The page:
APPL. ENVIRON. MICROBIOL.

FIG. 2. PCR products amplified from a single seawater sample obtained in March 2002 after different extraction methods were used. The gel is an ethidium bromide-stained 1.5% agarose gel containing amplified products generated with primers ArcBUTZ, ArcCRY, and ArcSKIR. Lane 1, 100-bp ladder; lanes 2 to 4, extraction method A; lanes 5 to 7, extraction method B; lanes 8 to 10, extraction method C; lanes 11 to 13, extraction method D; lanes 2, 5, 8, and 11, PCR products obtained with A. butzleri-specific primers; lanes 3, 6, 9, and 12, PCR products obtained with A. cryaerophilus-specific primers; lanes 4 and 7, PCR products obtained with A. skirrowii-specific primers; lanes 10 and 13, PCR products obtained with A. skirrowii-specific primers; lane 14, PCR product of A butzleri ATCC 49616 DNA amplified with A. butzleri-specific primers; lane 15, PCR product of A. cryaerophilus ATCC 43157 DNA amplified with A. cryaerophilus-specific primers; lane 16, PCR product of A. skirrowii ATCC 51132 DNA amplified with A. skirrowii-specific primers.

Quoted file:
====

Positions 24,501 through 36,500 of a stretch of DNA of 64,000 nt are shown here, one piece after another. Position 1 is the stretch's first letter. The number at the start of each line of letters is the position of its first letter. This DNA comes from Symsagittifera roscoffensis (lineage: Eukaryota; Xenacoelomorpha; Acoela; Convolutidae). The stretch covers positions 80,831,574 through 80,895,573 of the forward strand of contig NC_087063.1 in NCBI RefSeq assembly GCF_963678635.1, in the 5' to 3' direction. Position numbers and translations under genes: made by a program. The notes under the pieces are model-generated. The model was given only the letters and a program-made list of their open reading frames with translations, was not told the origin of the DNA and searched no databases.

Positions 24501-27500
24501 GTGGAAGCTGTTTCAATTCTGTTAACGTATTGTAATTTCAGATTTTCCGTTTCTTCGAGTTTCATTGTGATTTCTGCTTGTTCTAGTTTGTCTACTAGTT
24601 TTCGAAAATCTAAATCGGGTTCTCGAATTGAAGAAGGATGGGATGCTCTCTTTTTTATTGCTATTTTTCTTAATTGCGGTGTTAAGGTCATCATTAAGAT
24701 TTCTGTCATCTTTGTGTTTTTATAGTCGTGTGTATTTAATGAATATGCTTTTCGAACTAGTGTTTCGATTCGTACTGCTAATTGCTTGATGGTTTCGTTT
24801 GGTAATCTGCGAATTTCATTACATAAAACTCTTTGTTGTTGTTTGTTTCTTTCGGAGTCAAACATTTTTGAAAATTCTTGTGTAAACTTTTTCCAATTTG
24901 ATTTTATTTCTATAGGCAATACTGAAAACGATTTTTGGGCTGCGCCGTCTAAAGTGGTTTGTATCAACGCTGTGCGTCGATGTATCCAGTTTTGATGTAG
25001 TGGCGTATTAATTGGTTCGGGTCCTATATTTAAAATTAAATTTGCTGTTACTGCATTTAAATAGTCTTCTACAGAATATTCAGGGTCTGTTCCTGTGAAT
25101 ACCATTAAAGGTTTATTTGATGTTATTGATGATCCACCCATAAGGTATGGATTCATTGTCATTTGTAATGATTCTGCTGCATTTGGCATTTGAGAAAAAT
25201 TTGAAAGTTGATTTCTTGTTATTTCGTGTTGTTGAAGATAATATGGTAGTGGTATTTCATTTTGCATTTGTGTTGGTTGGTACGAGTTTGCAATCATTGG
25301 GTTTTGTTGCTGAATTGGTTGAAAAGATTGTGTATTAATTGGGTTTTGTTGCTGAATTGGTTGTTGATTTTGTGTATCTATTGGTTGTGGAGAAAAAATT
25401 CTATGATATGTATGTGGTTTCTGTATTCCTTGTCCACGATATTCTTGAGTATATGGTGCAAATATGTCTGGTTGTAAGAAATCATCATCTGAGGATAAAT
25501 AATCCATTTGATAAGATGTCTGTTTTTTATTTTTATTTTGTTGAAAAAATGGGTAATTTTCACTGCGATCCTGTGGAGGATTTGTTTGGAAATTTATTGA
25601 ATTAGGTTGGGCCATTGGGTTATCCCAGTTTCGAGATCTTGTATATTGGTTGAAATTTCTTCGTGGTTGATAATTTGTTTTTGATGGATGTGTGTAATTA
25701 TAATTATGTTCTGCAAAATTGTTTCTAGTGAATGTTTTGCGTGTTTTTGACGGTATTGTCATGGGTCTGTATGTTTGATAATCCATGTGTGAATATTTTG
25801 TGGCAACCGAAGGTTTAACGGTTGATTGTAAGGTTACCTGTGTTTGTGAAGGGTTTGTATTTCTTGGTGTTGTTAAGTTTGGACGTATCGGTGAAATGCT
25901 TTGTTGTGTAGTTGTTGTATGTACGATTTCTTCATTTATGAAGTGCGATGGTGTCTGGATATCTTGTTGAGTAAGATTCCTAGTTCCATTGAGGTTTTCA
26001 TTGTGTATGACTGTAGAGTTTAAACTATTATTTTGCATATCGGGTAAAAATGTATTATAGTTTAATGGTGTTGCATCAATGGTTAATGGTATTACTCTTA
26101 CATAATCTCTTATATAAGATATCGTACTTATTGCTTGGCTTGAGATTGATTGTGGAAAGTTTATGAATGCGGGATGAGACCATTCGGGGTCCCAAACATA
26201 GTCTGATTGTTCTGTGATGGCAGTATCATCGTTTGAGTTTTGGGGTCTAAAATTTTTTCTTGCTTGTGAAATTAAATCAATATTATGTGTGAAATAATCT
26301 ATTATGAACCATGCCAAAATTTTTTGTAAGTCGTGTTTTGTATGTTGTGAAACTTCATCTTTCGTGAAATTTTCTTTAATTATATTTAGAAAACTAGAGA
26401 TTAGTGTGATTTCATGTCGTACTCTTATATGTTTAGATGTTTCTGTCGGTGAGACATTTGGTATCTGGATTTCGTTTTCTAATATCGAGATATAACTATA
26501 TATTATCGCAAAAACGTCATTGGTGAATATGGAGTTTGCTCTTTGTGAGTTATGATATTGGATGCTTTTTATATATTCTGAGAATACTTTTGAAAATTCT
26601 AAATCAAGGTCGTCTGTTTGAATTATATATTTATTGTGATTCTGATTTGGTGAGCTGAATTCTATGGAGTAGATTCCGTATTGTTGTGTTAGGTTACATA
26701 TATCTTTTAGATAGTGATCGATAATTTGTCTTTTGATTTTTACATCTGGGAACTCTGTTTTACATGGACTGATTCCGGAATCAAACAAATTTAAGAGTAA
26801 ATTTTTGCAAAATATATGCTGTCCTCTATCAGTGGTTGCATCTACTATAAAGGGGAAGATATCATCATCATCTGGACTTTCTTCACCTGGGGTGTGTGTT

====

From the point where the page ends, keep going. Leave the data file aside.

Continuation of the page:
DISCUSSION Arcobacter species are common human and animal pathogens. The association of these organisms with enteritis (11, 13)

FIG. 3. PCR products amplified from a single small-plankton sample obtained in December 2001 after different extraction methods were used. The gel is an ethidium bromide-stained 1.5% agarose gel containing amplified products generated with primers ArcBUTZ, ArcCRY, and ArcSKIR. Lane 1, 100-bp ladder; lanes 2 to 4, extraction method A; lanes 5 to 7, extraction method B; lanes 8 to 10, extraction method C; lanes 11 to 13, extraction method D; lanes 2, 5, and 8, PCR products obtained with A. butzleri-specific primers; lanes 3, 6, and 9, PCR products obtained with A. cryaerophilus-specific primers; lane 11, PCR products obtained with A. butzleri-specific primers; lane 12, PCR products obtained with A. cryaerophilus-specific primers; lanes 4, 7, 10, and 13, PCR products obtained with A. skirrowii-specific primers; lane 14, PCR product of A butzleri ATCC 49616 DNA amplified with A. butzleri-specific primers; lane 15, PCR product of A. cryaerophilus ATCC 43157 DNA amplified with A. cryaerophilus-specific primers; lane 16, PCR product of A. skirrowii ATCC 51132 DNA amplified with A. skirrowii-specific primers.